For those businesses that have risen above the rest, the one thing they have in common is competitive advantage. From IBM and Apple, to Rolex and Google – each has something that sets them apart in customers’ minds and makes them better than whatever else may be on offer.
Business scholar and researcher Michael E. Porter identified two types of competitive advantage: the cost advantage and the differentiation advantage. Delivering exactly what your competitors are delivering but at a lower price is one way to gain an advantage in the marketplace (cost advantage). Conversely, you may not be cheaper, but you may be delivering benefits that exceed those of competing products or services (differentiation advantage). Either way, you’re offering superior value for your customers via a comparative or absolute advantage. Although the theory behind competitive advantage (sometimes also referred to by some as a USP) is simple, it can be hard to define. Here are some factors which can help.Defining Your Competitive Edge.
- Know your product or service inside out: Whatever you offer – be it a product or service – you need to determine what its inherent value is. What are the advantages of your particular offering? How does it differ from whatever else is out there? What are its advantages, over and above what a competitor may be offering? Be aware of the trends that may affect your product – especially new technology – and be prepared to adapt and hone what you offer so that it remains relevant to customers.
- Know your target market: Customers are the core of your business – and it’s they who decide whether they feel you offer a competitive edge. People queue up for the latest Apple (AAPL) iPhone because they have a deep connection with the brand and its products. To leverage any advantage, you need to know exactly who buys from you – and why. Armed with this knowledge, you can then work out ways of fulfilling their specific requirements. For example, once younger people began consuming their news more online, newspapers realised that their target audience had edged towards an older audience, and they were able to adapt. For this reason, it’s important to continually keep tapped into who your target market is – and whether it’s changing. Being simpatico with your audience is the best way to figure out what approach to adopt – in marketing, product offering etc – to increase demand and drive economic growth.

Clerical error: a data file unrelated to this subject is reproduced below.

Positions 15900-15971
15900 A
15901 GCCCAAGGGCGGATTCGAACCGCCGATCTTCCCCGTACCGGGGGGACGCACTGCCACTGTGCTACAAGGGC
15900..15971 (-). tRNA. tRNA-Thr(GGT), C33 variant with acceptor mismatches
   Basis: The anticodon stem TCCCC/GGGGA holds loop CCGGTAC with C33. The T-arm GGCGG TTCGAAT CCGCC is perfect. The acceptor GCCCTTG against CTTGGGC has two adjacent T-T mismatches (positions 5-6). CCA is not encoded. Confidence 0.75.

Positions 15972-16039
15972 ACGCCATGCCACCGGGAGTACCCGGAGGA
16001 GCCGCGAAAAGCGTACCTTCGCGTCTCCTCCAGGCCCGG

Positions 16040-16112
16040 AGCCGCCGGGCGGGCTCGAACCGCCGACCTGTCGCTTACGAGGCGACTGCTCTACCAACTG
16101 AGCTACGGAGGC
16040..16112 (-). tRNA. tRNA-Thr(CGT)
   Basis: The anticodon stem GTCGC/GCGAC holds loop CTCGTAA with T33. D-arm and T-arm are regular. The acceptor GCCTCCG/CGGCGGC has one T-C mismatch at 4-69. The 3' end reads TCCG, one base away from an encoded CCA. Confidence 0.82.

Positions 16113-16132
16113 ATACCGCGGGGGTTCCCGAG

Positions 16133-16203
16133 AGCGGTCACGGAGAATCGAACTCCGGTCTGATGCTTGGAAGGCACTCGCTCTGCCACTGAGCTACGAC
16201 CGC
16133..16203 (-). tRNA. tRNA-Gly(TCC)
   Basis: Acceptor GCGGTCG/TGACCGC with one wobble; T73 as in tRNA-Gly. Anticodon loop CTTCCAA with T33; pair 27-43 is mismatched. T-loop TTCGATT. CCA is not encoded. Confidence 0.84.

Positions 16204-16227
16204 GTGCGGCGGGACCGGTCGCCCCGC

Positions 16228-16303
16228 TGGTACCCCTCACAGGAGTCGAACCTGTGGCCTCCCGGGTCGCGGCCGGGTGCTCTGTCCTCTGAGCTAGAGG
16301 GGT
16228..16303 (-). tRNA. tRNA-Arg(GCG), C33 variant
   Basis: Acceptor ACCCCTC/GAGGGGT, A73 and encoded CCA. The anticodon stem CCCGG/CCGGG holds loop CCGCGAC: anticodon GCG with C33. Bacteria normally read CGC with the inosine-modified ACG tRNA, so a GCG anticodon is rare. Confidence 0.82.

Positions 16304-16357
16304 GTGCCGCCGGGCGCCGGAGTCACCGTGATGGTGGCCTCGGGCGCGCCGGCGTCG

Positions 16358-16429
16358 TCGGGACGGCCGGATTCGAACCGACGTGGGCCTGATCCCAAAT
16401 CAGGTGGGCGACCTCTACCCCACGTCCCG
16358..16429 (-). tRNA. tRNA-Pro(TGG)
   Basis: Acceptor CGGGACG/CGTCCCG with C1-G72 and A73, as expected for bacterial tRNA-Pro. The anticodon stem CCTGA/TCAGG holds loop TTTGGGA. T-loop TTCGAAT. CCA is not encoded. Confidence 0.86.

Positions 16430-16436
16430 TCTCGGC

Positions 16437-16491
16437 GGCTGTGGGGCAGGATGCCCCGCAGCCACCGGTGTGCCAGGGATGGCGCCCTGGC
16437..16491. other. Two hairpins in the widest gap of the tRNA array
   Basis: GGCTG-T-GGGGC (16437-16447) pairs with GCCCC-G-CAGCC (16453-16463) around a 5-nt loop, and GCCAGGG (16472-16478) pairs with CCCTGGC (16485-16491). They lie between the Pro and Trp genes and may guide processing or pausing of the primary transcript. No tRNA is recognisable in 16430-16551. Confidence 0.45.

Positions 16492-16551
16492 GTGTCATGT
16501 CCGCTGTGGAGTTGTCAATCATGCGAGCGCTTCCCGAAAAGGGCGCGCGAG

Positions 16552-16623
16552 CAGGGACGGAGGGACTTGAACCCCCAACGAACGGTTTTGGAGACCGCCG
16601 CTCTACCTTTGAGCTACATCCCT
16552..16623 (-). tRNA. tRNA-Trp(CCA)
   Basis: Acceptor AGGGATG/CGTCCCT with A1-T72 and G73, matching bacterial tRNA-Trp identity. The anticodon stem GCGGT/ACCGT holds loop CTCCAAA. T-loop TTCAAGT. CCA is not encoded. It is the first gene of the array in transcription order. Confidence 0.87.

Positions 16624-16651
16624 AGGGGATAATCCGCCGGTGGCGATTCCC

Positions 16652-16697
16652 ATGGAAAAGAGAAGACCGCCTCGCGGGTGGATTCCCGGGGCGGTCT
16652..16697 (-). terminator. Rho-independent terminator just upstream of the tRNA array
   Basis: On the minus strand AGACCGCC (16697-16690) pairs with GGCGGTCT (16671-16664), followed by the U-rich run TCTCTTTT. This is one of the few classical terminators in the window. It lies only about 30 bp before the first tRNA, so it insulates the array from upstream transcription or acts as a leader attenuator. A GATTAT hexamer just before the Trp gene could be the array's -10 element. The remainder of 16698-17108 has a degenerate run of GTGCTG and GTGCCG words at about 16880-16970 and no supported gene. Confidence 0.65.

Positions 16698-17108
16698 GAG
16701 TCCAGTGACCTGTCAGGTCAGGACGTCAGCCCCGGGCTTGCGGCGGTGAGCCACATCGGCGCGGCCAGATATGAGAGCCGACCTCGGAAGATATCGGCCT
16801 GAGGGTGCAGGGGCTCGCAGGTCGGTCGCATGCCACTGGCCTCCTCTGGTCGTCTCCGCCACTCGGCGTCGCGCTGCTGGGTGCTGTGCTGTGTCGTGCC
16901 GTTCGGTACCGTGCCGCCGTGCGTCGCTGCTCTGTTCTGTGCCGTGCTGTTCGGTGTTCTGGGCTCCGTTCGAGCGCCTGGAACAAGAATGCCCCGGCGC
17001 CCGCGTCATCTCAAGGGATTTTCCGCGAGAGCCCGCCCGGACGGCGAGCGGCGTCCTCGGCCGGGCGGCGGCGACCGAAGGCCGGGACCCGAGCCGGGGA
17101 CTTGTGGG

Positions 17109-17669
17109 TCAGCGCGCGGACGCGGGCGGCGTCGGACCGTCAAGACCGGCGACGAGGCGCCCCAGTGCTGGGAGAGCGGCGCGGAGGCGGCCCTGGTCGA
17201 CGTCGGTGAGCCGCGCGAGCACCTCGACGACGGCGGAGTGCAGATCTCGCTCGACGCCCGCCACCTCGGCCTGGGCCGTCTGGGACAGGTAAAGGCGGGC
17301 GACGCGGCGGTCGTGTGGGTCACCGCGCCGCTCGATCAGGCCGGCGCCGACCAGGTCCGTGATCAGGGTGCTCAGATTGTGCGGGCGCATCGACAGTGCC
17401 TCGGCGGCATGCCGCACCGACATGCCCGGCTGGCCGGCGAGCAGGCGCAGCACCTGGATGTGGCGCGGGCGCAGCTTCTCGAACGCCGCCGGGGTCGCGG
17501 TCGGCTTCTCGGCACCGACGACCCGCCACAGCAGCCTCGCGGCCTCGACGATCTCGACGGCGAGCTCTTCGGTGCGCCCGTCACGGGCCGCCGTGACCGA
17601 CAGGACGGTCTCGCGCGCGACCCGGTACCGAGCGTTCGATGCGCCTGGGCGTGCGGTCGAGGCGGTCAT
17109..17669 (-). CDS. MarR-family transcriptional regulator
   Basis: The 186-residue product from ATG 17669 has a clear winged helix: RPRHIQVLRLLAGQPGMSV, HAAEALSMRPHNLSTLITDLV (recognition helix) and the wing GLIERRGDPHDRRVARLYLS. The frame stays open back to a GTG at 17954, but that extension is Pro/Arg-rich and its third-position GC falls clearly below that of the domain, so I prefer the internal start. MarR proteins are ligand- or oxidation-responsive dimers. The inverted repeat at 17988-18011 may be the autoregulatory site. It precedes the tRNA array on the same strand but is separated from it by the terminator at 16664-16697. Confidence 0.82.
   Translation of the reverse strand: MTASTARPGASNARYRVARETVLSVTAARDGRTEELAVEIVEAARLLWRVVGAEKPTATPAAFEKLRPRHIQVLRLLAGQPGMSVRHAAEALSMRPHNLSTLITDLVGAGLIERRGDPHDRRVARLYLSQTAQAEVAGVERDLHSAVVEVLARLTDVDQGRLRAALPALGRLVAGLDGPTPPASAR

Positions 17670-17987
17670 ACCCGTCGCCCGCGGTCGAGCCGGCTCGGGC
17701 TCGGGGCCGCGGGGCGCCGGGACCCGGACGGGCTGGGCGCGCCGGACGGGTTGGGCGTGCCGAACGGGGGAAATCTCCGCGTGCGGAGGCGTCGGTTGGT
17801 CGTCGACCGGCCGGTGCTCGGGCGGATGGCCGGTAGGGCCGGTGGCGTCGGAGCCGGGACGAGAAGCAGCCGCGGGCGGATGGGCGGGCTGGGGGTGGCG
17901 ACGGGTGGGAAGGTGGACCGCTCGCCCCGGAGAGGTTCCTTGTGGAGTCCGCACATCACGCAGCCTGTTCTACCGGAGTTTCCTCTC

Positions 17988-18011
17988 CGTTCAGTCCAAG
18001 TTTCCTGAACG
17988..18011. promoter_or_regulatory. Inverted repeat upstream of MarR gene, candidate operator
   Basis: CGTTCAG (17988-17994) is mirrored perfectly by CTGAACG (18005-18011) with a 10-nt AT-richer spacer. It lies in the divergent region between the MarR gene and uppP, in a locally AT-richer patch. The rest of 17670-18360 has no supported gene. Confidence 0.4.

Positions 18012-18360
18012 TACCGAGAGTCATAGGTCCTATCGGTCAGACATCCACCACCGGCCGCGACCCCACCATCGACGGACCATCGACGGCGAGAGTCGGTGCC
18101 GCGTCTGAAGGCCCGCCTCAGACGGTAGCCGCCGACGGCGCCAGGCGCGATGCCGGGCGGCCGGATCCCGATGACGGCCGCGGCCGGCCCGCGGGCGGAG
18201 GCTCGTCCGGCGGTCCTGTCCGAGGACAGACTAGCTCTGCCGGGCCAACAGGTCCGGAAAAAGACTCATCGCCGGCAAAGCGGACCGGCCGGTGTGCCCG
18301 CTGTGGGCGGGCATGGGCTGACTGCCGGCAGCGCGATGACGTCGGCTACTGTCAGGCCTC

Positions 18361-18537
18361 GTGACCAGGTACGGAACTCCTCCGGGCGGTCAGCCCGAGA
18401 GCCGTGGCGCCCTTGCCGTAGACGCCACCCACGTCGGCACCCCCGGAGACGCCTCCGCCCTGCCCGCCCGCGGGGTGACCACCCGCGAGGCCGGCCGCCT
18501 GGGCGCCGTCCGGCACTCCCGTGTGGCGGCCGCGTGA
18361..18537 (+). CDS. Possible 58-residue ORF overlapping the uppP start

- Know your competition: Although it’s vital to literally be aware of everything your competitors are up to, it’s also important to cast an eye back towards your customers and see what other things they do (or where they go) in order to fulfil their requirements. For example, if you’re an eReader producer and a competitor produces a fully waterproof version, does this make a difference to your sales, or is it something customers don’t seem bothered by one way or the other? Read blogs, articles, reviews and gather any other information to inform you as to whether this one element may be providing an advantage to your competitors.
Having a full understanding of the above determinants will then inform you what benefits you provide to your target market that are superior to your competitors’. Knowing this, you can then reinforce your competitve advantage in every communication you have with your audience – from PR events and advertising campaigns, right through to how your sales staff interact with customers.Think For The Long Term.
Finally, it’s critical to ensure that you have a sustainable advantage. While a temporary cost advantage via a price reduction may work short-term, any genuine competitive advantage needs longevity – which means clear-cut goals and strategies. Do this, and you’ll be able to keep customers flocking to you, over your competitors.
If you are looking for rapid growth and you are also the very best in the world at what you do, passionate, full of energy and bold or a captain of industry of a leading or seriously ambitious challenger business or brand - get in touch to find out more ›